Leadership, Influence and Decision Making: Attention-Based Utility


Thursday, March 25, 2021, 4:00pm to 5:15pm


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This speaker series provides an opportunity for scholars to share and learn about cutting edge research related to the topic of leadership, broadly defined.

Money and time are usually seen as the two key constrained resources facing individuals.  In this talk, I will discuss different facets of a third: attention.  In the first part of the talk I will present a theory of boredom and flow, which views these states as playing a key role in the allocation of attention.  Boredom is the brain's signal that attention should be redirected, flow that it should be maintained.  In the second part of the talk I will present empirical research showing that people also direct attention for hedonic reasons – toward thoughts and beliefs that make them feel good -- and that such direction of attention has serious consequences for economic decisions and outcomes.  The concept of 'belief-based utility' is starting to make inroads into economics; I will argue that we should also be thinking about and researching attention-based utility.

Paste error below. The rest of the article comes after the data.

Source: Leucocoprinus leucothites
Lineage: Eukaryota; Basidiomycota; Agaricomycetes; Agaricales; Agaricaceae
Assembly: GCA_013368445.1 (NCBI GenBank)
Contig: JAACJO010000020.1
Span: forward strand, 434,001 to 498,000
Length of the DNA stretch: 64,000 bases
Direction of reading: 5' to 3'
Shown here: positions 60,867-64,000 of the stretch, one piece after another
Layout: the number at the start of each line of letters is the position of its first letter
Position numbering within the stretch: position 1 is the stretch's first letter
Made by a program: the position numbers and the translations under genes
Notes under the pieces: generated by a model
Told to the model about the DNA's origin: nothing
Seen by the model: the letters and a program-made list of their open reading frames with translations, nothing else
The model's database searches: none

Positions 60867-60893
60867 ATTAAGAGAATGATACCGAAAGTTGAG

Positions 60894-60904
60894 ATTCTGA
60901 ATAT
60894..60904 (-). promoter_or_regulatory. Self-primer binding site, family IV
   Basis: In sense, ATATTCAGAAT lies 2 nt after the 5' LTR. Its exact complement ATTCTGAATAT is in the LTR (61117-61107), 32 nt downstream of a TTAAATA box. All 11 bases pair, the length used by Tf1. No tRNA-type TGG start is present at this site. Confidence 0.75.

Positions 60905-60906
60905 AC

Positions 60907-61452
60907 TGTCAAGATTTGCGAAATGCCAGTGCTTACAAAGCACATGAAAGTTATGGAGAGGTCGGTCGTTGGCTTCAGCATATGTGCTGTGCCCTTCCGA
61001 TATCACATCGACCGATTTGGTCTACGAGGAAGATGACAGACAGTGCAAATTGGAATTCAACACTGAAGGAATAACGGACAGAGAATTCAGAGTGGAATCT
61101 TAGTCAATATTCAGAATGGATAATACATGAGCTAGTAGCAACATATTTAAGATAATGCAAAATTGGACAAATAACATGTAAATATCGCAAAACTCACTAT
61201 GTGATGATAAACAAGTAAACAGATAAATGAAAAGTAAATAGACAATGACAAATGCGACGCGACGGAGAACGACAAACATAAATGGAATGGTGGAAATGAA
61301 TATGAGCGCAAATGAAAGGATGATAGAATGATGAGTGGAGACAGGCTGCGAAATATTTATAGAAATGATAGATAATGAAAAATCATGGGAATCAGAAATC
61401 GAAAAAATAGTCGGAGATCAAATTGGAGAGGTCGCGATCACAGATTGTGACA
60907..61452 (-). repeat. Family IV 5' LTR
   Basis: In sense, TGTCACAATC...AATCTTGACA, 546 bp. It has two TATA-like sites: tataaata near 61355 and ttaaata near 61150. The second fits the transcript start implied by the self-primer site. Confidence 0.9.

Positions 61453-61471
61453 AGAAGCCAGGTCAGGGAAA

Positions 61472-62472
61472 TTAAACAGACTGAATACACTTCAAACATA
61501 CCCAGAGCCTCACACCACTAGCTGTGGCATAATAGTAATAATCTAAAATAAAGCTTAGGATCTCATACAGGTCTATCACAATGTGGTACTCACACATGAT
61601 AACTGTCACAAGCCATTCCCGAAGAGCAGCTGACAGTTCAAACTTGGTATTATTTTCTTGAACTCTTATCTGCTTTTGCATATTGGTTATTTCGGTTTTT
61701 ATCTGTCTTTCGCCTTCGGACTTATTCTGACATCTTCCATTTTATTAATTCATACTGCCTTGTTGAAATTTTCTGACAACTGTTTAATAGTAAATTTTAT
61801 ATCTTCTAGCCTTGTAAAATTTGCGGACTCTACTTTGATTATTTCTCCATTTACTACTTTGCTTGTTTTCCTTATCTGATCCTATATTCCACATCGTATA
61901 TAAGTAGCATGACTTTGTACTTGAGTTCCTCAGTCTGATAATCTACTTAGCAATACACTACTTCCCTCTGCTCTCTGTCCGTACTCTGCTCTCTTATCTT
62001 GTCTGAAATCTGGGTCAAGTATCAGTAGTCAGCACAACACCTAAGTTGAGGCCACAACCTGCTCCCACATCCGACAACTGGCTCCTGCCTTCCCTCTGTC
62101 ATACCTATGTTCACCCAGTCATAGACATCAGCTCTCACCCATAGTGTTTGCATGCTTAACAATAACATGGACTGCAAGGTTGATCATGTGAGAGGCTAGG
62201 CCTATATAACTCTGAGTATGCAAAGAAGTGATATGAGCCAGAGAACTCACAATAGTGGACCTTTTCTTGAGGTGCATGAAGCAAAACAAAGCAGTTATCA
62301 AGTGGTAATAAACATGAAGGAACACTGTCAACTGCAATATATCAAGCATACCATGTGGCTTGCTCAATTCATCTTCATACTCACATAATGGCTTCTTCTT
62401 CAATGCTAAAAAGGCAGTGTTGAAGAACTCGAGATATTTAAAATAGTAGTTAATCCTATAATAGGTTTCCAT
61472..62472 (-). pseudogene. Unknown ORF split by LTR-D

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This event is open to HKS students, faculty, and staff. The session will be recorded, and may be posted to YouTube and/or CPL's social media channels. Attendees must register for this event using the registration link above. Persons with disabilities who wish to request accommodation or who have questions about access, please contact cpl_events@hks.harvard.edu in advance of the session.